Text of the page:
Improving your cashflow to stay in business

Business Q&A

Published 21/04/2015 | 00:00

Q I'm struggling to keep on top of my cash flow, what am I doing wrong?

A Cashflow is often referred to as the life-blood of a business. By managing the money that is coming into and out of your business well, you will keep your business alive and allow it to thrive. However, even the most profitable business ventures will fail if they run short of cash. If you are experiencing cashflow problems you are certainly not alone. In fact, cashflow is one of the most cited reasons why more than half of Irish businesses fail in their first four years. Here is just one example of how we helped one of our clients in the retail industry improve cashflow and increase sales in their business:

THE CHALLENGE:

Our client had a very profitable retail cash business but were constantly at the top of their overdraft and could not see a solution to their problem. When we started to work with them, one of the first things that stood out for us when analysing the numbers, was the high level of stock held -this was the core of their problem.This particular company held over €500k of cost price stock, their belief, as with most retailers, being that they needed to have stock in place just in case.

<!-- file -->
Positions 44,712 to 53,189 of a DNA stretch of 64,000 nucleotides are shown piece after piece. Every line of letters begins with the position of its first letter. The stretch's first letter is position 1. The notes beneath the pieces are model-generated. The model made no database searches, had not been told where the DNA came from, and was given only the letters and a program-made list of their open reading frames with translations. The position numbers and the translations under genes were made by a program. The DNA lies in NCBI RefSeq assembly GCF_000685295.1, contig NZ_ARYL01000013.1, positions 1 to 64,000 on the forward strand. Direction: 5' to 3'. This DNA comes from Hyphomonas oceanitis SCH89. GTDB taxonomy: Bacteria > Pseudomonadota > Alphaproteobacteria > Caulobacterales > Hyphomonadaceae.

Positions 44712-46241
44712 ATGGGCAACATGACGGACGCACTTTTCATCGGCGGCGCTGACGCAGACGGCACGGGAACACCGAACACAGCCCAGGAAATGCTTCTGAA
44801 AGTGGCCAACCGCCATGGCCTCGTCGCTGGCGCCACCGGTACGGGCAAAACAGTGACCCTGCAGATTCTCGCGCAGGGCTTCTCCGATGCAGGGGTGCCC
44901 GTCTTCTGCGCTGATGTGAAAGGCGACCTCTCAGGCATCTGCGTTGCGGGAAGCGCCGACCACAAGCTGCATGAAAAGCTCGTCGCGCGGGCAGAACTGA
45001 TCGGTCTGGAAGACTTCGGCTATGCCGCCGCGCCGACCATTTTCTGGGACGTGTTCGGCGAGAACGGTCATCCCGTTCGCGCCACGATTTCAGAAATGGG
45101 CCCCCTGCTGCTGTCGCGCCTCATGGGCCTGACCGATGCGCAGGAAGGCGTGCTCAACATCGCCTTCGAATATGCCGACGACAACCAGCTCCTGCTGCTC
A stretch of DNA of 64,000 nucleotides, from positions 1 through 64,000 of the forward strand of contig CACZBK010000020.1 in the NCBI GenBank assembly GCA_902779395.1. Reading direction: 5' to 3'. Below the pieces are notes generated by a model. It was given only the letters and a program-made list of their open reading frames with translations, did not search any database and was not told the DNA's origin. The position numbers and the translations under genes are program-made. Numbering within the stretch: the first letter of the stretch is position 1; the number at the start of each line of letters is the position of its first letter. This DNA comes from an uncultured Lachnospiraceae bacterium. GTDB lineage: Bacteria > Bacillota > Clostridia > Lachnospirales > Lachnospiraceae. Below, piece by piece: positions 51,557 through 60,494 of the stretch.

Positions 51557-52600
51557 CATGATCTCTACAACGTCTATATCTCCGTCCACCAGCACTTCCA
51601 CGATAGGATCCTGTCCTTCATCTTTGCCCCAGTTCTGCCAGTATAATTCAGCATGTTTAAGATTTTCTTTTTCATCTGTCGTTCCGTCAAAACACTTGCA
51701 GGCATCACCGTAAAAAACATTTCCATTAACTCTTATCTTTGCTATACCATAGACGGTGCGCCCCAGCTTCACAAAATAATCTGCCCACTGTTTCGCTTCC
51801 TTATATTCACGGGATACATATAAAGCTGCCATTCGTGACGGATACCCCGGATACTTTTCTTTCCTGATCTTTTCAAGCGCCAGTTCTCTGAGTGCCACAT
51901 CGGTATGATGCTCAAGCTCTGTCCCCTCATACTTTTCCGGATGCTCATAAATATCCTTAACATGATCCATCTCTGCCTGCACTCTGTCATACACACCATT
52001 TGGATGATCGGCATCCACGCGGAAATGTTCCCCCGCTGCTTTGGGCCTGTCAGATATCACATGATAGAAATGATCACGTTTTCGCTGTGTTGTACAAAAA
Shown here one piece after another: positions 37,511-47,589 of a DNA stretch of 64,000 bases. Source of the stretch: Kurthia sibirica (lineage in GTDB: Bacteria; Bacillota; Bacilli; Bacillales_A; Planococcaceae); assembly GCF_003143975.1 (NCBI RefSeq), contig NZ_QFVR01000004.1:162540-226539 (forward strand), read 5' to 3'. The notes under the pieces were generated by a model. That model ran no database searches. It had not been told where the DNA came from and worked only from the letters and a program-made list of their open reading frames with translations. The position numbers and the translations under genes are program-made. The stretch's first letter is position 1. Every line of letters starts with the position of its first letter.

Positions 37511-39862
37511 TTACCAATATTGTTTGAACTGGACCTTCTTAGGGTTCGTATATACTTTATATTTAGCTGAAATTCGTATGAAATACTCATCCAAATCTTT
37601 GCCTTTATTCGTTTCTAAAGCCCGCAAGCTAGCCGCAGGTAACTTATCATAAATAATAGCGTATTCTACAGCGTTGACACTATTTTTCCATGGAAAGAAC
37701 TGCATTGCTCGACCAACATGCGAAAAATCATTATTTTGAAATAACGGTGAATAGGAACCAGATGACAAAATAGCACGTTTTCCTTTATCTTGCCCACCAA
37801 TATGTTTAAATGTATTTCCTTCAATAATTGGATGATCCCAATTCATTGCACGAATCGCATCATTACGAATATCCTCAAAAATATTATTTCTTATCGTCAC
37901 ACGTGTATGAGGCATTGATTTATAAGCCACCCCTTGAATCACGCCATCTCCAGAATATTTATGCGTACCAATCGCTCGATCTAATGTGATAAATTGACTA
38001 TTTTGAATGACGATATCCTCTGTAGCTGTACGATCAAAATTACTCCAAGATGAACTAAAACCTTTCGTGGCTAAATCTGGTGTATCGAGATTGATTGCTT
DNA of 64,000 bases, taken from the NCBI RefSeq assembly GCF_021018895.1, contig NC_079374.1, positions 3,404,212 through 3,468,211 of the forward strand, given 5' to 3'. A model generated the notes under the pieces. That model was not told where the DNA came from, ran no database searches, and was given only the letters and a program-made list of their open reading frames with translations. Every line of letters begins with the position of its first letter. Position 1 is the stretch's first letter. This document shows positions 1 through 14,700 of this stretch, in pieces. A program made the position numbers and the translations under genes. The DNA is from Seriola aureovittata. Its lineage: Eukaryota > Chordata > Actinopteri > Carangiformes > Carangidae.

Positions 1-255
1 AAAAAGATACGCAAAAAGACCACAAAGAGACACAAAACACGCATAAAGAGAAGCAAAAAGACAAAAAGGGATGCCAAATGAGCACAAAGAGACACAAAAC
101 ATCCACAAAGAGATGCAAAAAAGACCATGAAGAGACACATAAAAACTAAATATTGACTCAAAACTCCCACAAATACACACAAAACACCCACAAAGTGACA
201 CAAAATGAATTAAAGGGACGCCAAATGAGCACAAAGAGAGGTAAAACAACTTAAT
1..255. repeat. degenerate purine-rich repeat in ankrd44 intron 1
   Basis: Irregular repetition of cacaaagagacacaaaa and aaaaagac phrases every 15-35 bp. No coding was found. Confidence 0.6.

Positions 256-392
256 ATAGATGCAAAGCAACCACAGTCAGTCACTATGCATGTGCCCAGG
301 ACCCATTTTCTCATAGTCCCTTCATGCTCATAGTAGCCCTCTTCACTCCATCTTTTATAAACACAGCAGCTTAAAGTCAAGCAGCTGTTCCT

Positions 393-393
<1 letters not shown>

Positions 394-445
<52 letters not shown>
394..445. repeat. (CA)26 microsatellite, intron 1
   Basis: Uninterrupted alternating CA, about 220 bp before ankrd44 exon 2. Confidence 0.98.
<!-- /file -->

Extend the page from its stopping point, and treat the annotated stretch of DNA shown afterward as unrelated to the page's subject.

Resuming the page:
We conducted an inventory check and found that over €350k (70%) of the stock was on hand for over 12 months. Therefore the bulk of the businesses profit was tied up in stock, and in reality 60% of this was now out of fashion and unlikely to sell at full price.

We also identified, when reviewing their sales figures, that our client was purchasing stock that they felt people wanted as opposed to what people were actually buying. For example 27% of the value of stock was one particular type of product, however this product was only 11% of sales.

THE SOLUTION:

The key strategy employed was to put in place a new purchasing policy to identify their A/B products - those that sell and have the best margin, and stop ordering C/D products. Purchasing was reviewed weekly as opposed to the previous ad hoc strategy of waiting for the salesman to call. We also renegotiated credit terms with our suppliers from on average 45 days to 60 days, which gave us more time to sell the inventory and reduce our Cash Gap liability.

Year on year, we helped our client to reduce the amount of stock on hand held at year end by 27%. Their gross margin also increased by 11% from 56% to 62%. We also reduced the amount of days spent in overdraft from 198 to 76 days.

Our 6 key take-aways from this case-study in order to help you to improve your cash-flow today are:

1. Conduct regular stock-takes and review your purchasing on a weekly basis.

2. Measure your best selling & highest margin products.

3. Stop purchasing those 'hard to shift' products.

4. Implement a strict purchasing policy.

5. Reduce old stock and increase your cash-flow by having a stock clearance sale.

6. Contact your suppliers to renegotiate your credit terms in order to give you more time to sell stock and reduce your cash gap liability.

If you would like any further information on how we can help you grow your business in the right direction get in touch on 053 9170507.

Wexford People

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